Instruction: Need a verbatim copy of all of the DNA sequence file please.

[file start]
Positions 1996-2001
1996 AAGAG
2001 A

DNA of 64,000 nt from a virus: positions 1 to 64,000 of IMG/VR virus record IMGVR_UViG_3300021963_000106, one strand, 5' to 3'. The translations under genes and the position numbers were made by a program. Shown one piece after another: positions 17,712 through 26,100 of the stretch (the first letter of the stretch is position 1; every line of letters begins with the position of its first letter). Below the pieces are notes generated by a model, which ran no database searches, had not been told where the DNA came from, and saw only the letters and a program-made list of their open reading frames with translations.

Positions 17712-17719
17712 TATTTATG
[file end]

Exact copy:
Positions 1996-2001
1996 AAGAG
2001 A

DNA of 64,000 nt from a virus: positions 1 to 64,000 of IMG/VR virus record IMGVR_UViG_3300021963_000106, one strand, 5' to 3'. The translations under genes and the position numbers were made by a program. Shown one piece after another: positions 17,712 through 26,100 of the stretch (the first letter of the stretch is position 1; every line of letters begins with the position of its first letter). Below the pieces are notes generated by a model, which ran no database searches, had not been told where the DNA came from, and saw only the letters and a program-made list of their open reading frames with translations.

Positions 17712-17719
17712 TATTTATG